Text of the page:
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Hunter v. State

Florida Court of Appeals, Fourth District

August 16, 2017

TIMOTHY HUNTER, Appellant,
v.
STATE OF FLORIDA, Appellee.

         Not final until disposition of timely filed motion for rehearing.

         Appeal from the Circuit Court for the Seventeenth Judicial Circuit, Broward County; Andrew L. Siegel, Judge; L.T. Case No. 11016491 CF10A.

          Carey Haughwout, Public Defender, and Benjamin Eisenberg, Assistant Public Defender, West Palm Beach, for appellant.

          Pamela Jo Bondi, Attorney General, Tallahassee, and Jeanine Germanowicz, Assistant Attorney General, West Palm Beach, for appellee.

          CYNAMON, ABBY, ASSOCIATE JUDGE.

         Appellant appeals from his convictions entered after a jury found him guilty of attempted burglary and driving without a valid drivers' license.[1]Appellant raises several issues on appeal, only one of which we address here, as it is dispositive. Appellant asserts that the trial court reversibly erred when it allowed the state to use peremptory strikes on two African American jurors, Ms. T and Ms. J, in violation of the procedure articulated by the Florida Supreme Court in Melbourne v. State, 679 So.2d 759 (Fla. 1996). For the reasons that follow, we agree with appellant's argument as to Ms. T, and reverse and remand this cause for a new trial.

         The record indicates that one of the questions posed to prospective jurors during voir dire was whether any of their family members had been arrested. Prospective jurors Ms. T, Mr. W, Mr. S, and Mr. H each stated that they had a family member who had been arrested.

         When the state sought to use a peremptory strike on Ms. T, an African American, the defense requested a race-neutral reason for the strike. The reason given by the state was the arrest of one of Ms. T's family members. The defense challenged this strike, contending that the state's reason was not genuine, since Mr. W and Mr. H, two prospective jurors whose family members had also been arrested, remained on the jury. In response, the state asserted that its reason for striking Ms. T had nothing to do with her race, but instead was based on the arrest of her family member. The trial court found that the state's reason for striking Ms. T was race-neutral and allowed the strike. Appellant later renewed his objections to the state's exercise of peremptory strikes, and accepted the panel subject to his prior objections.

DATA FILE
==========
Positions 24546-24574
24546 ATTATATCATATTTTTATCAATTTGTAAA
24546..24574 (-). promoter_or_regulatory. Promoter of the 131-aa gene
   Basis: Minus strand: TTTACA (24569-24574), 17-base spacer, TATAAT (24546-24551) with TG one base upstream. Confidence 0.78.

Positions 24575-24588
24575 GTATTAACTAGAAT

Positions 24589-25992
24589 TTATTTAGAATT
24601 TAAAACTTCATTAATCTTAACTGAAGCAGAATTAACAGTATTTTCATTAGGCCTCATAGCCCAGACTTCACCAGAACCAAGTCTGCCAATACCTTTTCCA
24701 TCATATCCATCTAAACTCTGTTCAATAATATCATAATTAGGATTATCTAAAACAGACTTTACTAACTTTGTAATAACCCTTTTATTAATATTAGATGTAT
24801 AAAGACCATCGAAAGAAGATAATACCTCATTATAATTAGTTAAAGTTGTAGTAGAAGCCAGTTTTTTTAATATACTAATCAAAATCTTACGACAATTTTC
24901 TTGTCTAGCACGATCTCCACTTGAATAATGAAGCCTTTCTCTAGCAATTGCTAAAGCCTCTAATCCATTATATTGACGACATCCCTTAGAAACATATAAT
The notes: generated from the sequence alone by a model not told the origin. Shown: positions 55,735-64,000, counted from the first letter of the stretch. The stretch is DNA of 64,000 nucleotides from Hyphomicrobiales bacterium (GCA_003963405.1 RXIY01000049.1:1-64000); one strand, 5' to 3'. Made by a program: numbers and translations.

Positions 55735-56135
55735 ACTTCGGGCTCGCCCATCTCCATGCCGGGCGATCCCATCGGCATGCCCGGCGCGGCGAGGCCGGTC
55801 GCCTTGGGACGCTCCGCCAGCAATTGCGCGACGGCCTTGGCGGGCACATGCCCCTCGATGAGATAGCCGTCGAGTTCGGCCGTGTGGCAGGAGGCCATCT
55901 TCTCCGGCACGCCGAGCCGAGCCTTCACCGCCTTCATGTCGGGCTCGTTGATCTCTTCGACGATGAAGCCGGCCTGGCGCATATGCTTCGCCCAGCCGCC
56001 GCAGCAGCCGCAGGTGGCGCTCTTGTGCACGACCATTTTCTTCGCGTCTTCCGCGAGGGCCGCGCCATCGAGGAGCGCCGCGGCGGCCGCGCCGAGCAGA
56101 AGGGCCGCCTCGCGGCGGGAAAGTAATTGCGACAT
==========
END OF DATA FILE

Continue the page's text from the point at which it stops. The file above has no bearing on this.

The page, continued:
The final jury panel included Mr. W, Mr. S, and Mr. H, who were all non-African American. Thus, three non-African American prospective jurors who stated they had family members who had been arrested remained on the jury, while the trial court allowed the state to use a peremptory strike on an African American prospective juror who had an arrested family member.

         Our standard of review of this issue is abuse of discretion. Wimberly v. State, 118 So.3d 816, 820 (Fla. 4th DCA 2012).

         When a party challenges a peremptory strike, asserting that it is racially discriminatory, Melbourne articulates a three-step procedure that trial courts must follow. First, the party challenging the strike must make a timely objection, must demonstrate that the challenged juror is a member of a distinct racial group, and must ask the trial court to ask for a reason for the strike. 679 So.2d at 764. Second, the party seeking to strike the juror must come forward with a race-neutral reason. Id. Third, the court must determine if the reason offered is genuine or is instead a pretext "given all the circumstances surrounding the strike." Id.

         In the case at bar, the record indicates that defense counsel timely objected, demonstrated that Ms. T was African American, and asked the trial court to ask the state for a race-neutral reason for the strike. The state then came forward with a race-neutral reason for the strike, namely, the arrest of Ms. T's family member. Thus, the first two steps of Melbourne were satisfied.

         This appeal turns on the third step of Melbourne. As part of its determination of genuineness, a trial court should consider, among other things, "the racial makeup of the venire; prior strikes exercised against the same racial group; a strike based on a reason equally applicable to an unchallenged juror; or singling the juror out for special treatment." Id. at 764 n.8.

         Florida courts have repeatedly found that it can be "racially discriminatory to exercise a peremptory challenge against a prospective juror in the minority where the proffered reason applies equally to a prospective juror in the majority." Smith v. State, 799 So.2d 421, 424 (Fla. 5th DCA 2001). For example, in Foster v. State, 732 So.2d 22, 24 (Fla. 4th DCA 1999), we held that the trial court clearly erred in finding that the state's reason for peremptorily striking two black jurors was genuine, where the asserted basis for the strikes-prior arrests of immediate family members-"was equally applicable to non-black jurors who were not challenged." In so holding, we explained that "[b]ecause there were no other ...


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